But the main differentiation that JVC is touting with the GC-PX100 is the various video recording modes available. Unlike most of the competing camcorders which stick to a single slow motion mode, the JVC GC-PX100 offers a special Time Control feature that lets you capture scenes at 120 fps, 240 fps and 300 fps at a 640×360 resolution. The older GC-PX10 was able to do this too but the JVC GC-PX100 is doubling the maximum by offering 420 fps and 600 fps modes as well. These new Super Slow Motion modes further reduce the resolution to a paltry 320×176 resolution but it is an amazing feat by JVC and the videos look stunning. Plus, these modes can easily be changed on the fly through a dial positioned right next to the lens. Other modes include a Time Lapse mode which records at 1 frame at 80 seconds. The versatile control over the video recording modes should spark some interest amongst sports enthusiasts or other creative individuals that want to do more things with their videos.
Many gadgets and home equipment released in 2012 and 2013 are built with wireless capabilities so it is natural for JVC to add built-in Wi-Fi functionality to the GC-PX100 too. The camcorder has the ability to create its own ad-hoc wireless network so devices like smartphones and tablets can connect directly to the camcorder without passing through a router. This setup can be useful for outdoor situations where wireless hotspots are not available. Any connected iOS and Android devices with the special remote app installed can remotely see what the camcorder is recording right now. There are also some remote control features if you wish to change settings or control the recording experience.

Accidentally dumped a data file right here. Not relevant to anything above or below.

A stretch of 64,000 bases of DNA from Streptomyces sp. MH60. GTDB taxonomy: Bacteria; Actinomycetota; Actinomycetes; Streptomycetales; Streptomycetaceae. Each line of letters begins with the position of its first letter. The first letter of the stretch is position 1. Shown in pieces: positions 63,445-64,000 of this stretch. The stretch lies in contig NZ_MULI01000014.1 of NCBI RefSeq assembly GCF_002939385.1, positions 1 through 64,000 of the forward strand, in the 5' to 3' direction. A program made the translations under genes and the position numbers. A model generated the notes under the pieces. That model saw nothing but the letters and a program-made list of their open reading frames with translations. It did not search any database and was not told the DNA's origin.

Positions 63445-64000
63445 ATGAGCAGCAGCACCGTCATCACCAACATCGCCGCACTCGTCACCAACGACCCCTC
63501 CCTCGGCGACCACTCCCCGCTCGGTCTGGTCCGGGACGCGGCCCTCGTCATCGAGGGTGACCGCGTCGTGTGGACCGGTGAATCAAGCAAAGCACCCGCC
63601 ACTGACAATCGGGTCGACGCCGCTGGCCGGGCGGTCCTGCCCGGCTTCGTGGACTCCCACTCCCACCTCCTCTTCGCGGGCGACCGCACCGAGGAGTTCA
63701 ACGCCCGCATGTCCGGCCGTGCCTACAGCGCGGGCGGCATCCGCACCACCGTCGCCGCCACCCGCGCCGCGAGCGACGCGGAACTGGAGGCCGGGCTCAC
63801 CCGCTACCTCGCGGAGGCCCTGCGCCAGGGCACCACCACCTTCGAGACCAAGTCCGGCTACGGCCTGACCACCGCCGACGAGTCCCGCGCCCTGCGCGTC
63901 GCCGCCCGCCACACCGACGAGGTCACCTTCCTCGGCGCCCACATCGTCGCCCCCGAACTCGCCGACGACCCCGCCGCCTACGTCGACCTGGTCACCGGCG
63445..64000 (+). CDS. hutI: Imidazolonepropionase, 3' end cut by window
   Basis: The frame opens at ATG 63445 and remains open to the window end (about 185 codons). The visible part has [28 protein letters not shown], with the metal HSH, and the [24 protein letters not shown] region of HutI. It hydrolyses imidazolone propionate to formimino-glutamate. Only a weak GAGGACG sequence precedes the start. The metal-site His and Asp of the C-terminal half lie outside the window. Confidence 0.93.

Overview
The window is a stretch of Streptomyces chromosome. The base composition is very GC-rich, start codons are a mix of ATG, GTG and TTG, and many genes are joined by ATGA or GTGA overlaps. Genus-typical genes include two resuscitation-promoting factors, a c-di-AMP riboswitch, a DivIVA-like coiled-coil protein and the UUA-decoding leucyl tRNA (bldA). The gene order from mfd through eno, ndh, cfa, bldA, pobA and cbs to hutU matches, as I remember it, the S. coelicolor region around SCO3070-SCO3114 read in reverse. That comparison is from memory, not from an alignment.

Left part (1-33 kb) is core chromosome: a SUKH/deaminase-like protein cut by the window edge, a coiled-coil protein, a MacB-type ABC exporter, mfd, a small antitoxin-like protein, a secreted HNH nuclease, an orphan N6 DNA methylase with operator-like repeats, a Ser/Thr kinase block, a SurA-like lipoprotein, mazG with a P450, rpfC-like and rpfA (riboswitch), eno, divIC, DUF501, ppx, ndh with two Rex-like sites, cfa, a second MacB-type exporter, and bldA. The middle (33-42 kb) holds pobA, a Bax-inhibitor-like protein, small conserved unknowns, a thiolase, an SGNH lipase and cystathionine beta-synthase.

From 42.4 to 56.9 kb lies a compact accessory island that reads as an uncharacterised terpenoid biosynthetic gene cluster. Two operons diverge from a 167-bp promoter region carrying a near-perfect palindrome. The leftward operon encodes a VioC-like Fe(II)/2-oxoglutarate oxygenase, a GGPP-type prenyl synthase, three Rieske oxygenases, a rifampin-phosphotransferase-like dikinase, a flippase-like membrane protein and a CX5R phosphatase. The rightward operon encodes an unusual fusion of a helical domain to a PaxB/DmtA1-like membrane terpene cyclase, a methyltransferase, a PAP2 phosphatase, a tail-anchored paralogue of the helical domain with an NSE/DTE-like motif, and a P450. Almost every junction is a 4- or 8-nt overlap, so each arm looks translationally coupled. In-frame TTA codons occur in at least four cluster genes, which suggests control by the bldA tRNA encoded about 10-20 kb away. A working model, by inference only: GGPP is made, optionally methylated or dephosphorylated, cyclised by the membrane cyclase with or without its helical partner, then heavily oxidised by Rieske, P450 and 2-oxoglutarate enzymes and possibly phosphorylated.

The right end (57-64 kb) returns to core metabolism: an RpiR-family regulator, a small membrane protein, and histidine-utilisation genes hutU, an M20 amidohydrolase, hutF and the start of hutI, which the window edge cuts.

One of the more interesting benefits in connecting a tablet to the JVC GC-PX100 via Wi-Fi lies in the Coaching Board function. This primarily benefits coaches that record sports games. While videos are being played back over the tablet, coaches can use the touchscreen to draw lines so coaches can visually create formations or point out particular areas that need improvement. It is also possible to view 2 different views side by side in a synchronized fashion. Other nice Wi-Fi features include a file transfer function so you can copy videos to a mobile device for instant playback.
The JVC GC-PX100 clearly has some innovative features that are sure to excite certain crowds. But with a $1,000 price tag, it might be hard to recommend this high-end consumer camcorder to the average consumer. It could be a bad investment if you won’t use certain things like the various slow motion modes or extra Wi-Fi features. But on a more positive note, JVC still has relevance in the camcorder market and the JVC GC-PX100 has the potential to at least encourage people to check out this cool and unique camcorder before spending $1,000 on another camcorder model.